Abstract Title

Unsafe Pedestrian Behaviors: A Comparative Analysis Between Elementary and Middle School Students

Faculty Mentor Name

Jonathan M. Gallimore

Format Preference

Poster

Abstract

In 2013 according to the National Highway Traffic Safety Administration, 21 % of children (individuals ≤ 14 years old) were killed in auto-pedestrian accidents. Children accounted for 5 % of pedestrian fatalities and approximately 15 % of pedestrian injuries. Children’s unsafe pedestrian behaviors create concern about student safety among teachers and parents across the country. This study investigated whether children in elementary or middle school are more likely to commit unsafe pedestrian behaviors. It was anticipated that a child’s developmental stage influenced the number and type of unsafe pedestrian behaviors. Two neighboring schools in Yavapai County, Arizona were observed over a three week period for 30 minutes before and after school. A modified version of the procedure developed by Suminski and Colleagues was used to collect data about the following unsafe pedestrian behaviors: talking to a friend, looking down, distractions due to inanimate objects, jay walking, horseplay, and running. A Chi-Square test of independence was conducted on the number and type of unsafe pedestrian behaviors between elementary and middle school students. The findings indicated that there was a relationship between a child’s developmental stage and the amount and type of unsafe pedestrian behaviors. These results imply that administrators and parents should consider pedestrian education as well as adult oversight to increase safe pedestrian behaviors among school aged children. Through increasing safe pedestrian behaviors, fewer school aged children may become victims of auto-pedestrian injuries and fatalities.

Location

AC1-ATRIUM

Start Date

3-31-2017 11:00 AM

End Date

3-31-2017 3:00 PM

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Mar 31st, 11:00 AM Mar 31st, 3:00 PM

Unsafe Pedestrian Behaviors: A Comparative Analysis Between Elementary and Middle School Students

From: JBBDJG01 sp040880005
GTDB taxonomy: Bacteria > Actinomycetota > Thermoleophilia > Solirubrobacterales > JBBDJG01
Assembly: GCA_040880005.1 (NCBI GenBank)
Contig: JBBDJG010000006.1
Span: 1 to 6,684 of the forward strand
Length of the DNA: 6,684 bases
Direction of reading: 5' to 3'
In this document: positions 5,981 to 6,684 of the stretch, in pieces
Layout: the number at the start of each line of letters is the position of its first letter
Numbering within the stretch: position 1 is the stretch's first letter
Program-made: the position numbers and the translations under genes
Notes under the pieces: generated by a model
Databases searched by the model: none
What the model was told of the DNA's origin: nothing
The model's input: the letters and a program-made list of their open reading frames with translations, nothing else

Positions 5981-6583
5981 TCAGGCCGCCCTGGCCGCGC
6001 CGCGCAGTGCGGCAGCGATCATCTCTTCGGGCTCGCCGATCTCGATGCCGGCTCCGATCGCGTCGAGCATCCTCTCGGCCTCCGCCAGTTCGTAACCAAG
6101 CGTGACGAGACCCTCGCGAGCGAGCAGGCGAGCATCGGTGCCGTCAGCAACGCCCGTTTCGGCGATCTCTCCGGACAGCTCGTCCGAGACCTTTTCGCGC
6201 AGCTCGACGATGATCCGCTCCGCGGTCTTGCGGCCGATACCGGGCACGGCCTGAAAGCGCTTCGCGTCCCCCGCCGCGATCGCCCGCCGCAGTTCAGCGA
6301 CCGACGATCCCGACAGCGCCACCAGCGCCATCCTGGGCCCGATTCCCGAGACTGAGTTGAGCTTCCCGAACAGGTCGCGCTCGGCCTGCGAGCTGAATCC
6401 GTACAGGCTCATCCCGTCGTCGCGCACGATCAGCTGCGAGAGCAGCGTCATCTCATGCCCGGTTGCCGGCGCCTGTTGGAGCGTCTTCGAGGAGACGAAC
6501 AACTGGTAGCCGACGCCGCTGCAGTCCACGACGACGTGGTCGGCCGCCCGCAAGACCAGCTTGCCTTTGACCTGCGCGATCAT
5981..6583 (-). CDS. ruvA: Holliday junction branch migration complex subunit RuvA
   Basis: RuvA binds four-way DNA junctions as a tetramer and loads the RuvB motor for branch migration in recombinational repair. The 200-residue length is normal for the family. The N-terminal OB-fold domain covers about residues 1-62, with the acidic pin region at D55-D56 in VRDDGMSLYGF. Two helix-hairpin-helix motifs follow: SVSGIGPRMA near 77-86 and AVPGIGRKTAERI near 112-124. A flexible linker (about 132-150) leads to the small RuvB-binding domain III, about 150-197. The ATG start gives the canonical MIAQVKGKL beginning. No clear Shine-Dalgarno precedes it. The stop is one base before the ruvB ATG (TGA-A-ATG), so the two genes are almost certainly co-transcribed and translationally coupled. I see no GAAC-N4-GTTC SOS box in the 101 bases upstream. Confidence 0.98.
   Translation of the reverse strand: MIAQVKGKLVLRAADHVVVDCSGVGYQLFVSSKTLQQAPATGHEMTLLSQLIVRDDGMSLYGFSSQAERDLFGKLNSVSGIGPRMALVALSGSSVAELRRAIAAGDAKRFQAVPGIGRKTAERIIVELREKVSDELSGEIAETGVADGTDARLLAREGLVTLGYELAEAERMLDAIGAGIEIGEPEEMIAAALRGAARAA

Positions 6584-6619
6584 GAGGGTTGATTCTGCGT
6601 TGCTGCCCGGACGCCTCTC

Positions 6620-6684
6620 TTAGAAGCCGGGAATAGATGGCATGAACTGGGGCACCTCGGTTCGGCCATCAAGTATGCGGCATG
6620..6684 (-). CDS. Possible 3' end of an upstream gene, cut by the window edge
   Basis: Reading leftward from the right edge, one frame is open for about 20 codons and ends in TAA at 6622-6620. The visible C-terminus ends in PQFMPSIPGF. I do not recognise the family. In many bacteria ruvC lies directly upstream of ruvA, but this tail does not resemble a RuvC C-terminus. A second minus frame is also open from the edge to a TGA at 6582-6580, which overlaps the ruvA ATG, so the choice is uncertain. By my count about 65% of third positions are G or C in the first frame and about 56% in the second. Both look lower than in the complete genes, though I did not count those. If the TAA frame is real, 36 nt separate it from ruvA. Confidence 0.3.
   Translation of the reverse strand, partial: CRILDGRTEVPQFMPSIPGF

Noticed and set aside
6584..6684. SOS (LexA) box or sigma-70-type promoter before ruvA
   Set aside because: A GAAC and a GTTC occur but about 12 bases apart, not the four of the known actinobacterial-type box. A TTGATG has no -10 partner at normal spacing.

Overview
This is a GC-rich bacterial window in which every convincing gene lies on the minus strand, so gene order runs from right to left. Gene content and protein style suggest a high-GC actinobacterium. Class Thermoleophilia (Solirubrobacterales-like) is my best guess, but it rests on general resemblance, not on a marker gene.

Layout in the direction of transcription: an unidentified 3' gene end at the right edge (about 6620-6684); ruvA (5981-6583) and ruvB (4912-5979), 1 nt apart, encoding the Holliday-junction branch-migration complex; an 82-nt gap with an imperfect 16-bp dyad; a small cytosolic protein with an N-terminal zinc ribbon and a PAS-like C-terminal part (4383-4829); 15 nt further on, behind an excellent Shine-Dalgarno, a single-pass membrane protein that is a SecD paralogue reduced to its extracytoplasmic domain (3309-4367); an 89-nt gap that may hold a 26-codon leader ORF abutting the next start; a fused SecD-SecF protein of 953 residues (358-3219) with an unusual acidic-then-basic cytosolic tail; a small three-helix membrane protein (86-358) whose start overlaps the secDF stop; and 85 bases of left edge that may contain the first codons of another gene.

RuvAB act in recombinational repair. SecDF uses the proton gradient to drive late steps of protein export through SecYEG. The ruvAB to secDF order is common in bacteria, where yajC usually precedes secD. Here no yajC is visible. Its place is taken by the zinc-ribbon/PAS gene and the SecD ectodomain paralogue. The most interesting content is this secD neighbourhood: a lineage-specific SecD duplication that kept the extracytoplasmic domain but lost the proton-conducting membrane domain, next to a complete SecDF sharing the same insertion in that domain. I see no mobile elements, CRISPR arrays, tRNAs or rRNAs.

AC1-ATRIUM

In 2013 according to the National Highway Traffic Safety Administration, 21 % of children (individuals ≤ 14 years old) were killed in auto-pedestrian accidents. Children accounted for 5 % of pedestrian fatalities and approximately 15 % of pedestrian injuries. Children’s unsafe pedestrian behaviors create concern about student safety among teachers and parents across the country. This study investigated whether children in elementary or middle school are more likely to commit unsafe pedestrian behaviors. It was anticipated that a child’s developmental stage influenced the number and type of unsafe pedestrian behaviors. Two neighboring schools in Yavapai County, Arizona were observed over a three week period for 30 minutes before and after school. A modified version of the procedure developed by Suminski and Colleagues was used to collect data about the following unsafe pedestrian behaviors: talking to a friend, looking down, distractions due to inanimate objects, jay walking, horseplay, and running. A Chi-Square test of independence was conducted on the number and type of unsafe pedestrian behaviors between elementary and middle school students. The findings indicated that there was a relationship between a child’s developmental stage and the amount and type of unsafe pedestrian behaviors. These results imply that administrators and parents should consider pedestrian education as well as adult oversight to increase safe pedestrian behaviors among school aged children. Through increasing safe pedestrian behaviors, fewer school aged children may become victims of auto-pedestrian injuries and fatalities.